“And do you think that unto such as you,
A maggot-minded, starved, fanatic crew,
God gave the Secret, and denied it me? —
Well, well, what matters it! Believe that too.”
Following this, he rephrased the simple and yet brilliant notion shared by Khayyam by addressing the befuddled Christian pastor he was debating at the time and asked:
“What is your authority for you saying you know something that I don’t?”
This is the core to the question of vicarious redemption. In the texts and teachings, Christ was a man; of this there is no doubt. The doubt comes — as any observant Jew will tell you — as to whether or not Christ was of divine spirit. Since that cannot be agreed upon unanimously, the question must be asked when Christ or his followers tell you that he has sacrificed himself for the sins you have committed, whether you accept his divinity or not: who is he to judge me? I don’t recognize his divinity, so what is his authority to say that he knows something — something about me or anyone else, mind you — that I don’t know?
This is the nature of vicarious redemption. The debate can be had as to whether or not Jesus Christ meant for his sacrifice to be taken this way, and even whether or not this type of redemption was actually good or bad. Nevertheless, that this idea of vicarious redemption be called into question adds a healthy new philosophical and moral dimension to what we have come to take for granted in our references to the New Testament’s protagonist. And not only that, it can provide an enlightening window into the very soul of white progressive allyship in the 21st century.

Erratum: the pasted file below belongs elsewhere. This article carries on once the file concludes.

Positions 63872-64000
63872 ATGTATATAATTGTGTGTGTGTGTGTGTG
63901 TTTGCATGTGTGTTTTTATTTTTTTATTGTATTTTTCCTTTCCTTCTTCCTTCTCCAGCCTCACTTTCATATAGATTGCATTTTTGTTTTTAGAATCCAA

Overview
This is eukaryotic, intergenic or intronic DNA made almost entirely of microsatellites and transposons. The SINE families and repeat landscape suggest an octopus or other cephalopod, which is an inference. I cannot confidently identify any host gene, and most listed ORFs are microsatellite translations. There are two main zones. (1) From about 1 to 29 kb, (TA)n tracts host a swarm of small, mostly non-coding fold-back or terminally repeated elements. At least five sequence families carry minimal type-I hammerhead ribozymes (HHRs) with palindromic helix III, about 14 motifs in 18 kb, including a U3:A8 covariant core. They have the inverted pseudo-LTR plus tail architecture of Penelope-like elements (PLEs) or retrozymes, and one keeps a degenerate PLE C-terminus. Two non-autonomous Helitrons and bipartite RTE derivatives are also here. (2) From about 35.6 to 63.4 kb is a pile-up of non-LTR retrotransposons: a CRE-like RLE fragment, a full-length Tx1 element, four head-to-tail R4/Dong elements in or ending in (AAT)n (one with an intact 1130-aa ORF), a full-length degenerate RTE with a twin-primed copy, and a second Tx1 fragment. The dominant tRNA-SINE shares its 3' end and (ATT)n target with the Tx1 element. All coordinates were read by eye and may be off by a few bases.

It was watching these knee-jerk defenses of Ilhan Omar by her white ally base got me thinking about all the performative allyship that has seemingly become so en vogue, especially with the aging millennial generation, during the last seven or eight years. Like many critics of the cultural left that seems to be ascendant, I have always found “allyship”, in the form that we usually see it play out in both traditional and social media coverage, to be toxic, condescending, and even profoundly racist in and of itself, just in its own peculiar inverted way. This may seem like a new phenomenon to many — a product of post-Civil Rights Act overcompensation, say — but in reality, it’s a product of good old-fashioned provincial racialist views of non-whites that stretch back over 150 years, if not longer.
Indeed, there is a saying that you’ve probably all heard: that how the more things change, the more they stay the same.